You're possibly familiar with the Mighty GS (Gelande/Strasse) from Ewan McGregor and Charlie Boorman's documentary series, "The Long Way Round."  On video it seemed almost too good to be true.  It seemed good enough that I changed my plans from buying the big KTM and went for the BMW instead, a  decision I have never for a moment regretted.

My GS, The Beast, will, in all probability be the last of my bikes.  It easily has another 15 to 20-years in it, more years than have I.  BMW says it has a 250,000 mile engine and I don't doubt them.

The beauty of the GS is that it does so many things so well that, when I was a twerp of 16 or 18, we had to do ourselves and often not very well at all.   Throwing a leg over that machine is truly like taking 20-years off your age.  It's that good.

I wish we made more things like the BMW GS, things that allowed us to revisit what we once were, what we long ago could do and were willing to try.

I do have a car, a high fuel-efficiency VW diesel Golf.   But the two or three days a week I actually drive anywhere I have to choose between car or bike.   Far more often than not, The Beast wins. 

Monday, July 29, 2013

Let's Retire the "Once in a Hundred Years" Label

Calgary had a "once in a hundred years" flood in 2005.   Eight years later it had a "once in a hundred years" flood that was three times worse.

There's something reassuring about bad events labelled "once in a hundred years" because you know that you've survived something you won't have to deal with again in your lifetime.  You've dodged that bullet.  Don't worry, be happy.

But the two flooding events that hit Toronto this year and the 2008 and 2013 floods that devastated Calgary should be cause enough to ditch the "once in a century" assurance about anything.

The Atlantic Cities is running an article entitled, Flood, Rebuild, Repeat: Are We Ready for a Superstorm Sandy Every Other Year?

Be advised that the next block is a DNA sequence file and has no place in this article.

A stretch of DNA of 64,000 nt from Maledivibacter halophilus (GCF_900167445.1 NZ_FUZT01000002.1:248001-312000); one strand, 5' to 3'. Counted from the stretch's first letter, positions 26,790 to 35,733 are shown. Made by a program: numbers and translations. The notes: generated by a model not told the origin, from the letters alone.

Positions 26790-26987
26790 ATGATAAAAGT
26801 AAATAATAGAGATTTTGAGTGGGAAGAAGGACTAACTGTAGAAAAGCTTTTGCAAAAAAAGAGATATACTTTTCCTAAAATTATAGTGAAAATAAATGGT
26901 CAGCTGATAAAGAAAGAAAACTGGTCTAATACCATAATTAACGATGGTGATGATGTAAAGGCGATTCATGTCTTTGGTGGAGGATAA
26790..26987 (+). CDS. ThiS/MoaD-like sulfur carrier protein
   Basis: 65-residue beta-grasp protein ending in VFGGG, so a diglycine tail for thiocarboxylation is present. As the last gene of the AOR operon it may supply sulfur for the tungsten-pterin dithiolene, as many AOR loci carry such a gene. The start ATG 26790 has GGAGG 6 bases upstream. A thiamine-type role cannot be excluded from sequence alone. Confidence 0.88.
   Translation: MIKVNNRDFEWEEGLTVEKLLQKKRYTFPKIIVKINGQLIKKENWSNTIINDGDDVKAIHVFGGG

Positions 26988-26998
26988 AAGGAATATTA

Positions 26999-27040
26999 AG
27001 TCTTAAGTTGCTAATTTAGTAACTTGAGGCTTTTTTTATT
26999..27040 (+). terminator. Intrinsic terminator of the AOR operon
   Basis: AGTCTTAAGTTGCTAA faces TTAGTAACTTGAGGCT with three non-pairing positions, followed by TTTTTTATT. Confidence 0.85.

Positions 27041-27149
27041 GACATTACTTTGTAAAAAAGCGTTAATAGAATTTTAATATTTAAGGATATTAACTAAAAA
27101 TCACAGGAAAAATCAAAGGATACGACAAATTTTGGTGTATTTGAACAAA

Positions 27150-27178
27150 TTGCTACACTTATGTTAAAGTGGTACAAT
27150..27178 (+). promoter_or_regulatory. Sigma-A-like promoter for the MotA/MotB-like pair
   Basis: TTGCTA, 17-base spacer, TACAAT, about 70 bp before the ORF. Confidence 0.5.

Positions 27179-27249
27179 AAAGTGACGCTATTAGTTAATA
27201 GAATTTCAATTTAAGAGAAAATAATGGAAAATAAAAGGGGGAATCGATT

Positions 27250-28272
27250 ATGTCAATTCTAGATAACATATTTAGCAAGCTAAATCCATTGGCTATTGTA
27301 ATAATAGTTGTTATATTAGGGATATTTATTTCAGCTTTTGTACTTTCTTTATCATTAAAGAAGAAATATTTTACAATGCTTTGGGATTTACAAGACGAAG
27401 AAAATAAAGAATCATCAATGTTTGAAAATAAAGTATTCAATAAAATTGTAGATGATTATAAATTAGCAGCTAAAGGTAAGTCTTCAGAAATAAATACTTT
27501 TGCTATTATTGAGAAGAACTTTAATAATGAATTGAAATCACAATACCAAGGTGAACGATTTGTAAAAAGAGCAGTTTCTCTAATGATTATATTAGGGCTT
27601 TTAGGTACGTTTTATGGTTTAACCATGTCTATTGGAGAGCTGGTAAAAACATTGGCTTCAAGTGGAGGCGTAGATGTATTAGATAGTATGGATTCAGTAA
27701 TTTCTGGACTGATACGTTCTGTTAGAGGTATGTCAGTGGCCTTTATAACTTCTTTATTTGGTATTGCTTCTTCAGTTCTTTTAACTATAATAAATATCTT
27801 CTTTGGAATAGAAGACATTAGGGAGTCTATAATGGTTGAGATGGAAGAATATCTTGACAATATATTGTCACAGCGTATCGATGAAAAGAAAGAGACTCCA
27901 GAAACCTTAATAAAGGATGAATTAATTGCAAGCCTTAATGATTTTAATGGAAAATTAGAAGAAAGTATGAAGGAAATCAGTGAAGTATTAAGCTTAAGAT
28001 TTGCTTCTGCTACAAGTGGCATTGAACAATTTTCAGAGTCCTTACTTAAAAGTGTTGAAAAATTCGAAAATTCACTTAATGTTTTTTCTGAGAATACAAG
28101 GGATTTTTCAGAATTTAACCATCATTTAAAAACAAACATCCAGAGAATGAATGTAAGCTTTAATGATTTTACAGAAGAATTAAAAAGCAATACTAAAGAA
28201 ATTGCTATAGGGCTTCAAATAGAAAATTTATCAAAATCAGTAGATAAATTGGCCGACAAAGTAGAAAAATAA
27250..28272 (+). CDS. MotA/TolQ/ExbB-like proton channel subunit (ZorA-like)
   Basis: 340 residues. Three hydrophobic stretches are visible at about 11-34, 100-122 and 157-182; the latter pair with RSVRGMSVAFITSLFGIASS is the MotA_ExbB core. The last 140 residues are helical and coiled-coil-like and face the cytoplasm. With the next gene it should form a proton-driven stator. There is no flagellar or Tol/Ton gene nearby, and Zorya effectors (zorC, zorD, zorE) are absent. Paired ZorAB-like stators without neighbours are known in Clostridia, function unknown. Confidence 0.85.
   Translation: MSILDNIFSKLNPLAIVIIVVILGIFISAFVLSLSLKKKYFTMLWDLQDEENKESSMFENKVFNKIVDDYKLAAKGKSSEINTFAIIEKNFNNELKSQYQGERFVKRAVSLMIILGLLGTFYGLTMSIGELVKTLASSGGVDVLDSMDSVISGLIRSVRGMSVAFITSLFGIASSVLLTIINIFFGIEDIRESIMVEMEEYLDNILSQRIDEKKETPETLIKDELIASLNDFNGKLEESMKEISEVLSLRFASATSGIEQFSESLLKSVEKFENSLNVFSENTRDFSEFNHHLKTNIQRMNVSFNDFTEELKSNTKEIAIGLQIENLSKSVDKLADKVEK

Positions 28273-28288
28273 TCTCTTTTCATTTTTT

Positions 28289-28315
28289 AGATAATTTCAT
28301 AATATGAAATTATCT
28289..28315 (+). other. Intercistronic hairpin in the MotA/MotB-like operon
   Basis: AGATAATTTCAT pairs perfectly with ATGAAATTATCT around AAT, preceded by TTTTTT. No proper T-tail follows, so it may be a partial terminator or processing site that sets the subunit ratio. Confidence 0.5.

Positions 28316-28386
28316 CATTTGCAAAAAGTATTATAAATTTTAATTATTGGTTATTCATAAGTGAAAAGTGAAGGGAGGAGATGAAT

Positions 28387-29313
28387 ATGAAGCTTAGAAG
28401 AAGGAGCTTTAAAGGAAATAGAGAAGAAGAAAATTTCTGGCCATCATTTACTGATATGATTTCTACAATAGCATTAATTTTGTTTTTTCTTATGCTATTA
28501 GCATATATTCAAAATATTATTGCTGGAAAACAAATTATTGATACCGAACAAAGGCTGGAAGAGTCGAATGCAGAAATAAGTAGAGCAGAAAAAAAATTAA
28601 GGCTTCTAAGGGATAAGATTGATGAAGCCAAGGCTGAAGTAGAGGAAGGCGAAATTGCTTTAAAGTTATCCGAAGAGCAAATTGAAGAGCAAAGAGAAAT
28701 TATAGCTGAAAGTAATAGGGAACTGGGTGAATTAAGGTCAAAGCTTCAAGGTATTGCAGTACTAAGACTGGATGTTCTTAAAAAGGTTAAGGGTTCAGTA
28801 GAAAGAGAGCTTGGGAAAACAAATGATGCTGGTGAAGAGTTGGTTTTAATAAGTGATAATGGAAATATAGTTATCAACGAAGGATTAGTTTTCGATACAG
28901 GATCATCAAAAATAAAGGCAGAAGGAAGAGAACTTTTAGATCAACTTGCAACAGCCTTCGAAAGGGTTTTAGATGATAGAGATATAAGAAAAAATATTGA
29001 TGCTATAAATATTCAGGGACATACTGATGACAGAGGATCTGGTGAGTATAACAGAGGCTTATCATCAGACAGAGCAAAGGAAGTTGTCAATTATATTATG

The article laments the destruction of the South Ferry subway station, renovated in 2009 to the tune of more than half a billion dollars.  Now it's going to cost more than that to repair the damage to the station from Superstorm Sandy flooding.   And New York City authorities had ample prior warning of the risk.

"Back in February 2009, a month before the station was unveiled, a major report from the New York City Panel on Climate Change—which Mayor Michael Bloomberg convened to inform the city's climate adaptation planning—warned that global warming and sea level rise were increasing the likelihood that New York City would be paralyzed by major flooding. "Of course it flooded," said George Deodatis, a civil engineer at Columbia University. "They spent a lot of money, but they didn't put in any floodgates or any protection."
"And it wasn't just one warning. Eight years before the Panel on Climate Change's report, an assessment of global warming's impacts in New York City had also cautioned of potential flooding. "Basically pretty much everything that we projected happened," says Cynthia Rosenzweig, a senior research scientist at NASA's Goddard Institute for Space Studies, co-chair of the Panel on Climate Change, and the co-­author of that 2001 report."

The thing is, you've got to spend money to save money.   Nobody wanted to spend the money for floodgates to protect South Ferry and that sort of neglect is going on everywhere.

Who is doing any realistic assessment of the frequency and severity of extreme weather events our towns and cities will be coping with over the next twenty to thirty years?   Who is identifying the projects we need to get underway, the taxes we need to raise and spend, so that we don't wind up having to spend even more in the short to mid-term?   We're much better at doing studies than we are at doing anything about them.

We have our shares of looming problems in Canada but they've got'em supersized south of the border.

"...with sea levels rising along the East Coast—a natural phenomenon accelerated by climate change—scientists project that in our lifetimes what was once considered a 100-year flood will happen every 3 to 20 years. And truly catastrophic storms will do damage unimaginable today. "With the exact same Sandy 100 years from now," Deodatis says, "if you have, say, five feet of sea level rise, it's going to be much more devastating."